Data Str & Algorithm HW Solutions 25

Data Str & Algorithm HW Solutions 25 - n =(20(8(4 8...

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25 // Move curr to prev position template <class Elem> void LList<Elem>::prev() { link* temp = curr; while (temp->next!=curr) temp=temp->next; curr = temp; } (b) The answer is rather similar to that of Part (a). 4.7 The space required by the array-based list implementation is fi xed. It must be at least n spaces to hold n elements, for a lower bound of Ω( n ) . However, the actual number of elements in the array ( n ) can be arbitrarily small compared to the size of the list array. 4.8 D is number of elements; E is in bytes; P is in bytes; and n is number of elements. Setting number of elements as e and number of bytes as b , the equation has form e > eb/ ( b + b ) = eb/b = e for a comparison of e > e which is correct. 4.9 (a) Since E = 8 , P = 4 , and D = 20 , the break-even point occurs when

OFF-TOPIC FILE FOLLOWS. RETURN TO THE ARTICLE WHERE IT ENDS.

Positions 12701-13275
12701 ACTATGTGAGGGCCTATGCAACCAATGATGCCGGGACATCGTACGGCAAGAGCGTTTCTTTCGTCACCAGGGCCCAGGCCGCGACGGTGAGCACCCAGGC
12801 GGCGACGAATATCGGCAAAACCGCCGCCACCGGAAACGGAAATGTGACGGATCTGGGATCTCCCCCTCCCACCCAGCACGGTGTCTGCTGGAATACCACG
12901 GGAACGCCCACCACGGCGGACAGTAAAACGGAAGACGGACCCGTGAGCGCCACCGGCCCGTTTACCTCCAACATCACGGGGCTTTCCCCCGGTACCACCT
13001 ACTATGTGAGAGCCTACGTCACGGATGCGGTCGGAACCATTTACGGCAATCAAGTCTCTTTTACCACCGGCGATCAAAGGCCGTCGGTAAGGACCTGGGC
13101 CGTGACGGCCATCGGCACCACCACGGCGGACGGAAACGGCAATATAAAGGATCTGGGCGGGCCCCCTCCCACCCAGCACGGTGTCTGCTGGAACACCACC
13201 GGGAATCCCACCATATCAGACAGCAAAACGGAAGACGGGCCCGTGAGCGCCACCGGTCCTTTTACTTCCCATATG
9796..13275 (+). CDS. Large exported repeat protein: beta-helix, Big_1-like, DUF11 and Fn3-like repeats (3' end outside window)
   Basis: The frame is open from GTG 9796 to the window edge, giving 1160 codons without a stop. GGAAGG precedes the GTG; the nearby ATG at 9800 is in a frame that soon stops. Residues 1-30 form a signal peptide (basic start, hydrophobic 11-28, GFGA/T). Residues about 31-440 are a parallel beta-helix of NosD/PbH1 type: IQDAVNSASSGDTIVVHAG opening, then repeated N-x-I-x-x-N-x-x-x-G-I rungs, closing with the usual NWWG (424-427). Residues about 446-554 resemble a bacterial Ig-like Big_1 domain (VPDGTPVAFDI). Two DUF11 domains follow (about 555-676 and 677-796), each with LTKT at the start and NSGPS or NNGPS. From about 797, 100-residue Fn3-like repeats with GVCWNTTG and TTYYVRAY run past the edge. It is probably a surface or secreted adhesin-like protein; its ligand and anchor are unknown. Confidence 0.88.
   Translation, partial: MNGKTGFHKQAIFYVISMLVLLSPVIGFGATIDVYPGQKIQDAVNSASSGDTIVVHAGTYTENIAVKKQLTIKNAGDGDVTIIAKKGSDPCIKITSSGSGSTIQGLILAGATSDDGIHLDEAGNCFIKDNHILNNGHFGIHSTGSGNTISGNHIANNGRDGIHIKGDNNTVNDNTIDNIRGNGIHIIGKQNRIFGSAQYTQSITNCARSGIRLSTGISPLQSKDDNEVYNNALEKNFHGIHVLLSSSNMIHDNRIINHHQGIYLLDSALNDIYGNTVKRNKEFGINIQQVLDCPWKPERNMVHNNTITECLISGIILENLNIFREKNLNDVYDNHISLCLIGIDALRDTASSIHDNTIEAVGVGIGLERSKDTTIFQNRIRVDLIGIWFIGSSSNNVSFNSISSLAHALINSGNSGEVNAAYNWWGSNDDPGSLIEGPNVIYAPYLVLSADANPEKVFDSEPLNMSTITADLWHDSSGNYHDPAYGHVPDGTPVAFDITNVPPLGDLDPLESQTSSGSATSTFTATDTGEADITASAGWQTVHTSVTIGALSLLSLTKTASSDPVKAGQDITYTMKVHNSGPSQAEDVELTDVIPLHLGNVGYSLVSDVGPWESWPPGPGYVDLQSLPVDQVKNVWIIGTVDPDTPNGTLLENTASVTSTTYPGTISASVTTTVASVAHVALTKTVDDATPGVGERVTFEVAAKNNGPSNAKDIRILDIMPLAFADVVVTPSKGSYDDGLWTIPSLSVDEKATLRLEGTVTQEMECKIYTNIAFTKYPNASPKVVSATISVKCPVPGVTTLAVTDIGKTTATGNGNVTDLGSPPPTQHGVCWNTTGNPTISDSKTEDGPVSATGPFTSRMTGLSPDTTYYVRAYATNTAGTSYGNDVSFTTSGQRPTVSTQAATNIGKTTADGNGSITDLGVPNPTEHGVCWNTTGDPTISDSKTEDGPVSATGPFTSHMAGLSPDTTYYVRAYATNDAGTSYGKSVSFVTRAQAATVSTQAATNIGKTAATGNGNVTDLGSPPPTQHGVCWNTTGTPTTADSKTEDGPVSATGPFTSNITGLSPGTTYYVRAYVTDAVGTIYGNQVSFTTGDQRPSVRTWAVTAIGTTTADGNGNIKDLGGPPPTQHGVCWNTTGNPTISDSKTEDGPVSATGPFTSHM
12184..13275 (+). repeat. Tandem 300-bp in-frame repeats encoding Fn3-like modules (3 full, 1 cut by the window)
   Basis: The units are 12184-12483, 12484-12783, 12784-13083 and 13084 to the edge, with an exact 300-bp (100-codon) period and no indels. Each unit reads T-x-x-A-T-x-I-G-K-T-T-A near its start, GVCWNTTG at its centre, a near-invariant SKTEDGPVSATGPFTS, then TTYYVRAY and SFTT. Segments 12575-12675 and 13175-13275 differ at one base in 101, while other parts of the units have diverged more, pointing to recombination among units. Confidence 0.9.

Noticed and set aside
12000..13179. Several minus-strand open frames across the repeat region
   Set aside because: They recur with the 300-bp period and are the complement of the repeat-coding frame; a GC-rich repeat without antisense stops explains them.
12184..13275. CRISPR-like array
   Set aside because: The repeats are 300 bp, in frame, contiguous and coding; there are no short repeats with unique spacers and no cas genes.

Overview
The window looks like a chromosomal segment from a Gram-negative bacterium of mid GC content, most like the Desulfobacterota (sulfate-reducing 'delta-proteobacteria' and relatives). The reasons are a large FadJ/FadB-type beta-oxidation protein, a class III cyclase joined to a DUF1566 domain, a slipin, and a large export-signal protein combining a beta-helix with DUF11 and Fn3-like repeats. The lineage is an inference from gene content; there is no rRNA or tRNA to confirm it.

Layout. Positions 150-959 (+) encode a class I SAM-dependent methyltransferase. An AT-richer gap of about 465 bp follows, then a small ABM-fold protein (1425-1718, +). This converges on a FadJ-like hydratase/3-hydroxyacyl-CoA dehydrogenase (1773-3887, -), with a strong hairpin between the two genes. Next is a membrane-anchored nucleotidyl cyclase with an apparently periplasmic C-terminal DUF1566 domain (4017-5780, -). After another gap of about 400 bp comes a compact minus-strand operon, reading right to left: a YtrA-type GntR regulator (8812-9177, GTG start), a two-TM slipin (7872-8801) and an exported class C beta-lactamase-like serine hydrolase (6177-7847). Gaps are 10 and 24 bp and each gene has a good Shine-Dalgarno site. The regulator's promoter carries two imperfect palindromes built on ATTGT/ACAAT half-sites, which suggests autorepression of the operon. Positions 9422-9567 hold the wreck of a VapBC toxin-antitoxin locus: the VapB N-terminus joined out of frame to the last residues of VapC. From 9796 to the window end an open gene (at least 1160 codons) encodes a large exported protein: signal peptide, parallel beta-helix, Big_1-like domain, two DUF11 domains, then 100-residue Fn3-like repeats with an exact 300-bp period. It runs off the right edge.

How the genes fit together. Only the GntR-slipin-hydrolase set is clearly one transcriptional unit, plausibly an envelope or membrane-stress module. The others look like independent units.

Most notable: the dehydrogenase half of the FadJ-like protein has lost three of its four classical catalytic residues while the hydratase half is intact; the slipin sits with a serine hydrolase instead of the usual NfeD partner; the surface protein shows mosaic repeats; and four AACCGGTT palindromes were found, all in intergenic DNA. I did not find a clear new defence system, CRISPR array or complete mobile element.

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Unformatted text preview: n = (20)(8) / (4 + 8) = 13 1 3 . So, the linked list is more ef f cient when 13 or fewer elements are stored. (b) Since E = 2 , P = 4 , and D = 30 , the break-even point occurs when n = (30)(2) / (2 + 4) = 10 . So, the linked list is more ef f cient when less than 10 elements are stored. (c) Since E = 1 , P = 4 , and D = 30 , the break-even point occurs when n = (30)(1) / (1 + 4) = 6 . So, the linked list is more ef f cient when less than 6 elements are stored. (d) Since E = 32 , P = 4 , and D = 40 , the break-even point occurs when n = (40)(32) / (32 + 4) = 35 . 5 . So, the linked list is more ef f cient when 35 or fewer elements are stored....
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